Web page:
As his brother enjoys the Hall of Fame, Valeri Bure makes a significant splash of his own in the wine industry and on television
By Gareth Bush
Valeri Bure made a career out of beating NHL defenders with blazing speed. Having been retired for a decade, he hasn’t slowed down.
Bure played 10 seasons in the NHL, primarily with the Canadiens, Flames and Panthers, posting 407 points in 643 career games. After undergoing back surgery following 2003-04, he decided to retire. From the first time players lace up a pair of skates to the last time they take them off, hockey is the only thing most NHLers ever know. Understandably, many retirees choose to stay in the game, working in management, player development, coaching and anything in between. But not Bure, who had a thirst for something else.
“A few of my veteran teammates in Montreal enjoyed going out for a nice dinner and a glass of wine, so at the age of 20 I was introduced to the wine world,” he says. “From there my passion for wine just kept growing.”
Years later, Bure took an off-season trip to Napa Valley, a California-based wine region considered one of the world’s best. It was there he decided he would create his own label.
“I fell in love with the behind-the-scenes work and being able to start from the vineyard and put it into a bottle,” he says. “It’s an amazing process.”
In 2006, Bure Family Wines was born. Located in St. Helena, Calif., BFW produces five small-lot, handcrafted wines, including a cabernet sauvignon named Majesty. The title pays tribute to Bure’s great-grandfather, who was the watchmaker for the Russian czar. The company logo also symbolizes a Russian imperial seal that he placed on each watch. After six years of developing and crafting his product, Bure says business is finally starting to pick up.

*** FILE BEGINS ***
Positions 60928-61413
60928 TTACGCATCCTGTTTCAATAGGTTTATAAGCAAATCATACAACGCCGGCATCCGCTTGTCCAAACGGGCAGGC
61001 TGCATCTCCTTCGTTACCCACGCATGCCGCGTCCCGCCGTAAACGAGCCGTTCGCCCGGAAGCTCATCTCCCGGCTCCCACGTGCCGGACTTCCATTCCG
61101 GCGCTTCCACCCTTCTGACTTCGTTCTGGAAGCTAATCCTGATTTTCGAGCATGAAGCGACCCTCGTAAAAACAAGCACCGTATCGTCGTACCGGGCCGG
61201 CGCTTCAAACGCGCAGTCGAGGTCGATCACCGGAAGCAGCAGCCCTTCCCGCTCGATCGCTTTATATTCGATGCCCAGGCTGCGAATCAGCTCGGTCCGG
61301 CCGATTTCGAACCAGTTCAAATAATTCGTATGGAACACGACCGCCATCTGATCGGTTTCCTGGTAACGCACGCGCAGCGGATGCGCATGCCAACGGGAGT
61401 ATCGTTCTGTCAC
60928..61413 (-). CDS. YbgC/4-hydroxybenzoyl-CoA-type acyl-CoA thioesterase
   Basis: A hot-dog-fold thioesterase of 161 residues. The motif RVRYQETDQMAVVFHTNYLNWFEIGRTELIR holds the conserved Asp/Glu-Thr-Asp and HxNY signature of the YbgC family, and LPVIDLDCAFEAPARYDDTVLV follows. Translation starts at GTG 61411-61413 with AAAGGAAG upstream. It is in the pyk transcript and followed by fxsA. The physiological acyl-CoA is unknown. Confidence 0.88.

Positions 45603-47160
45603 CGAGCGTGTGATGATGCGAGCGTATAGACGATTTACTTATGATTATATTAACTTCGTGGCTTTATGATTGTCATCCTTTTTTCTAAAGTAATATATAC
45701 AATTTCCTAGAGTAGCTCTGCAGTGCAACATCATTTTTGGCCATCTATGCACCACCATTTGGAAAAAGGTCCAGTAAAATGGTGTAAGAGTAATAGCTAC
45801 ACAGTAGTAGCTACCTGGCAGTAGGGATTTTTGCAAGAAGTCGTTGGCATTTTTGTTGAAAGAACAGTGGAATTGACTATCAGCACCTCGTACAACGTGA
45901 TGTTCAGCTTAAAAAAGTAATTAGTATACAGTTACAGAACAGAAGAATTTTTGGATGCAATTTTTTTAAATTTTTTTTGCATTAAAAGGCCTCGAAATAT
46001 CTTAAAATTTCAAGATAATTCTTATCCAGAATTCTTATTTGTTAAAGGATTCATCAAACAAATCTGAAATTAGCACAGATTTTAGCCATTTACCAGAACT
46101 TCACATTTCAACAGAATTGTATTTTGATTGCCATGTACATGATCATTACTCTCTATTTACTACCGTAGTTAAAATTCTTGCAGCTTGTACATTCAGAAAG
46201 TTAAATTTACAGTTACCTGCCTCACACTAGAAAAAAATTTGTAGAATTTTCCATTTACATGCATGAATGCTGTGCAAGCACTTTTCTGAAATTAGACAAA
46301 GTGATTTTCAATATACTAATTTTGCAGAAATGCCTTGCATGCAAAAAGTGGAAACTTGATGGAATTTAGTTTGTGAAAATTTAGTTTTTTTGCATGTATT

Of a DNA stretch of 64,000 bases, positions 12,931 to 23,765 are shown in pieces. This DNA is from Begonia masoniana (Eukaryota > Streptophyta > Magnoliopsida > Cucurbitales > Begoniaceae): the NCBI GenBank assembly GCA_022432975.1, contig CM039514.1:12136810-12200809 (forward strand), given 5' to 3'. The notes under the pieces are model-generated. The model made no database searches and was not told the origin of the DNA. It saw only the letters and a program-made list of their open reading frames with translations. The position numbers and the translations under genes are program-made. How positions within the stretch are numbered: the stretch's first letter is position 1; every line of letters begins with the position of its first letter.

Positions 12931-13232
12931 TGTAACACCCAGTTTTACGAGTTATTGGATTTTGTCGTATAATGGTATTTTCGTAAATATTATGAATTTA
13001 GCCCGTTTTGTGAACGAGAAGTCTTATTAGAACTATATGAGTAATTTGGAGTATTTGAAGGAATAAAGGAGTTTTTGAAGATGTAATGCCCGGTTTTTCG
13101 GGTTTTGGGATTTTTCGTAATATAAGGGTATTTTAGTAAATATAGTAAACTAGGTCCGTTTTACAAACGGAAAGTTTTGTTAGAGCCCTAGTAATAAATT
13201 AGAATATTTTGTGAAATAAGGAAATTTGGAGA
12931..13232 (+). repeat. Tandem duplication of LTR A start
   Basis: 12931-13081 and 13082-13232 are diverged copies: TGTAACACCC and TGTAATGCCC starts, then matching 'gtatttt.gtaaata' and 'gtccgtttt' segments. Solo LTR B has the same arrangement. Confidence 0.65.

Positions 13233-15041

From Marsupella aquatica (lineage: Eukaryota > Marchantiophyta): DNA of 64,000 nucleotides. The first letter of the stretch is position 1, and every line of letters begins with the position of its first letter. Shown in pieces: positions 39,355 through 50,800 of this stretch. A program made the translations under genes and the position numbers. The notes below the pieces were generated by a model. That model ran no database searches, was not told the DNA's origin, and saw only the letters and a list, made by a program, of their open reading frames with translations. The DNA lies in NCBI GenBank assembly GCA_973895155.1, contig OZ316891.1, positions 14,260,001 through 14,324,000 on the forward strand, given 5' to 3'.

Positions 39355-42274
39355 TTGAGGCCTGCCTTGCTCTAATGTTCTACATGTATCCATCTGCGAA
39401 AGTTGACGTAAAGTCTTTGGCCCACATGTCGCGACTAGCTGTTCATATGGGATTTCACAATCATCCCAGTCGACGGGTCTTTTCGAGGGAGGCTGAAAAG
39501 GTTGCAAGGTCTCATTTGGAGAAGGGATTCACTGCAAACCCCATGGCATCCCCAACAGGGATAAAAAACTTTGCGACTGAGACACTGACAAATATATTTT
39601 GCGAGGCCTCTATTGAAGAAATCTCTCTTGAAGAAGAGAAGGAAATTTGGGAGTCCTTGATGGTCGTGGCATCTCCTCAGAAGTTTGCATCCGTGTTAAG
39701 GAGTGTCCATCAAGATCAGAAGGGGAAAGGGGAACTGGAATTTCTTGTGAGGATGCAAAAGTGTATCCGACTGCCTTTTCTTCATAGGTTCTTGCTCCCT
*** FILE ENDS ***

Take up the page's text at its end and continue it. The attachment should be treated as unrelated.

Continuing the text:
“The brand is getting a lot stronger and industry critics are giving us pretty high scores,” he says. “It’s very fun to see that when I’m travelling, people know me for my wine and not so much for hockey.”
Bure describes managing BFW as a full-time job, but winemaking isn’t the only occupation Bure has added to his resume since leaving the NHL. He and his wife, Candace Cameron-Bure (best known for her role on Full House), opened a restaurant called The Milk and Honey Cafe in Florida in 2007, though it later closed when the family moved to California to focus on BFW.
Aside from his marriage to a Hollywood actress, Bure returned to the public eye in 2010 when he participated on CBC’s Battle of the Blades, a competitive reality show that pairs former NHL players with figure skaters. It was an experience he was originally reluctant to pursue and describes as the most difficult of his life.
“My wife convinced me to do it, but by the end of the show I actually started enjoying it because it gave me an adrenaline rush like hockey,” Bure says. “You’re not performing in front of 20,000 people, but this was just more cunning.”
Bure and his dance partner Ekaterina Gordeeva won the competition.
Of course, hockey is still a big part of his life. He coaches his three teenage children, all registered minor league players in California. More noticeably, Bure’s brother Pavel was inducted into the Hall of Fame in 2012.
“Watching his highlight reel at the ceremony, the hair was standing up on my neck,” Bure says. “It was super cool and I couldn’t believe my brother is in the Hall of Fame. He deserves it.”
This article originally appeared in the March 3, 2014 edition of The Hockey News. For more great analysis, news and views from the world of hockey, subscribe to THN magazine.